Decision support and business intelligence 8th edition page 680 ISBN 0-13-198660-0

Utility computing


External links
• How Utility Computing Works (http://communication.howstuffworks.com/utility-computing.htm) • Utility computing definition (http://searchdatacenter.techtarget.com/sDefinition/0,,sid80_gci904539,00.html)

Virtual Machine Interface
Virtual Machine Interface[1] ("VMI") may refer to a communication protocol for running parallel programs on a distributed memory system. Virtual Machine Interface[2] is also the name given by VMware to the proposed open standard protocol that guest operating systems can use to communicate with the hypervisor of a virtual machine. An implementation of this standard was merged in the main Linux kernel version 2.6.21. A number of popular GNU/Linux distributions now ship with VMI support enabled by default. Since newer AMD and Intel CPUs allow for more efficient virtualization, VMI is being obsoleted and VMI support will be removed from Linux kernel in 2.6.37[3] and from VMware products in 2010-2011 timeframe [4] .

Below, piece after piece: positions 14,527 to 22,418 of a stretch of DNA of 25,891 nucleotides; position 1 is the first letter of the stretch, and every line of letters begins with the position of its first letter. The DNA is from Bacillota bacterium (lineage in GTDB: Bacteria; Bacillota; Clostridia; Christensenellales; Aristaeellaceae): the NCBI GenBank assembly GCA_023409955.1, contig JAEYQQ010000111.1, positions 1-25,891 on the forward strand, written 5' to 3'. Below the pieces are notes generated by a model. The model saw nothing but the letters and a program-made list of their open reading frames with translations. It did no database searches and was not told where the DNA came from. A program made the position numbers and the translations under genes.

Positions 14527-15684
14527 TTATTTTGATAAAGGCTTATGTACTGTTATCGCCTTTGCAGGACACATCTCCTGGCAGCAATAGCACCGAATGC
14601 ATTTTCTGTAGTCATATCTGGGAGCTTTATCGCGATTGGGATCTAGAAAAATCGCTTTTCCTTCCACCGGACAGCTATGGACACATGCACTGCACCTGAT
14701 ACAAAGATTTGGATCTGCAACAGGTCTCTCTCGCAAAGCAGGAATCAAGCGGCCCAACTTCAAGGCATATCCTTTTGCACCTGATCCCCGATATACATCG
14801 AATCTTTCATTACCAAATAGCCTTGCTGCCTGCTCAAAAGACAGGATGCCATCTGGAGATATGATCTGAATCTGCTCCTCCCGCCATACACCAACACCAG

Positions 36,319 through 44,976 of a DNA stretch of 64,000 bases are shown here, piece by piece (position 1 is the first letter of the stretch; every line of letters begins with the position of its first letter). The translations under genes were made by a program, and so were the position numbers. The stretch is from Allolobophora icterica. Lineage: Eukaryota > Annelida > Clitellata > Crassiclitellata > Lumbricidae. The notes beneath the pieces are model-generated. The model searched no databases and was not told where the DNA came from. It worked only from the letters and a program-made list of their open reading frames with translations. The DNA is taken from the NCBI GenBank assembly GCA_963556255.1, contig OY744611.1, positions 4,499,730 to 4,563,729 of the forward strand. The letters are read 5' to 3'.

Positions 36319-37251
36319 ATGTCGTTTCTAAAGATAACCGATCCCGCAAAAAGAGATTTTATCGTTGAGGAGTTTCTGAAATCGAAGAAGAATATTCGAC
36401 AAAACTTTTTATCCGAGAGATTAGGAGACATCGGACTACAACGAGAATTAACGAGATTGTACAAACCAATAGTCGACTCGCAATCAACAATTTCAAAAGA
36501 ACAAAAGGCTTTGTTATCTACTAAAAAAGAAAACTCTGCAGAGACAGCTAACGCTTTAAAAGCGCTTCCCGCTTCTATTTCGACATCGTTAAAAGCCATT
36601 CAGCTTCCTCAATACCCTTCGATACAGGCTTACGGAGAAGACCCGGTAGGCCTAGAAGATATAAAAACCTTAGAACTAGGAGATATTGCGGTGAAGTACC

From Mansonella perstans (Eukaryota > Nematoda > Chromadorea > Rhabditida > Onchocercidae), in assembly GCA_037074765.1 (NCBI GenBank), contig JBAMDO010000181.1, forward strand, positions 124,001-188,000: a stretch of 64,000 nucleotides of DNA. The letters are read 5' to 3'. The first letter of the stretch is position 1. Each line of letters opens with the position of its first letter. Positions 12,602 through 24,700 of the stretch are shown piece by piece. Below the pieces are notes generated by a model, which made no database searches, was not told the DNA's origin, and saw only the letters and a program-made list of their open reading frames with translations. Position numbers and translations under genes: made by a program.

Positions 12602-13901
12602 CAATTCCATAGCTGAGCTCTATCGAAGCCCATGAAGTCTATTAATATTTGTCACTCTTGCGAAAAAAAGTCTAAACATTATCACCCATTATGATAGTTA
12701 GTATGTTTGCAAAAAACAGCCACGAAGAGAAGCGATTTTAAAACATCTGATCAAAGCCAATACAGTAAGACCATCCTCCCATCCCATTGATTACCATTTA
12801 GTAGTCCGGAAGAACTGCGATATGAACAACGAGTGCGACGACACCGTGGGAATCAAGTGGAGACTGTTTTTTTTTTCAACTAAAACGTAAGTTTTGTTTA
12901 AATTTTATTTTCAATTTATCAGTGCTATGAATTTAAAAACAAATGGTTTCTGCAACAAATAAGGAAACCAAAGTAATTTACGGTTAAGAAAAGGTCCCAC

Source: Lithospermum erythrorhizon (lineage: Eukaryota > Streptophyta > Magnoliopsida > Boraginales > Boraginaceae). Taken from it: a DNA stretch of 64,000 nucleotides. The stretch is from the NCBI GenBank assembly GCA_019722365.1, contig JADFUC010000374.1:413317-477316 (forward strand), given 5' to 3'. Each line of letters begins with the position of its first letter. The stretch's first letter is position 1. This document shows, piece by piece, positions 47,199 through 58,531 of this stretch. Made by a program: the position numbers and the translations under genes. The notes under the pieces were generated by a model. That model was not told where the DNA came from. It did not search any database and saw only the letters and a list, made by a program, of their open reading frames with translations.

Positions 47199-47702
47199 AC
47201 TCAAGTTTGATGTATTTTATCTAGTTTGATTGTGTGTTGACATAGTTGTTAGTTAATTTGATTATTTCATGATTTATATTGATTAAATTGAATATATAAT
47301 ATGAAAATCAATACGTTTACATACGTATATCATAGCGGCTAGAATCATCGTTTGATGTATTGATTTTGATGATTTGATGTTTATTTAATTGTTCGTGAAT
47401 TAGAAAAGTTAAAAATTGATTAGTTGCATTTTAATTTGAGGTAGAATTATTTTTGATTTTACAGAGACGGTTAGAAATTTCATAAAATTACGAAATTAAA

[1] Official web site for the VMI communication protocol (http:/ / vmi. ncsa. uiuc. edu/ ) [2] Transparent Paravirtualisation - VMware Inc (http:/ / www. vmware. com/ interfaces/ paravirtualization. html) [3] x86, vmi: Mark VMI deprecated and schedule it for removal (http:/ / git. kernel. org/ ?p=linux/ kernel/ git/ torvalds/ linux-2. 6. git;a=commit;h=d0153ca35d344d9b640dc305031b0703ba3f30f0) [4] Support for guest OS paravirtualization using VMware VMI to be retired from new products in 2010-2011 (http:/ / blogs. vmware. com/ guestosguide/ 2009/ 09/ vmi-retirement. html)

External links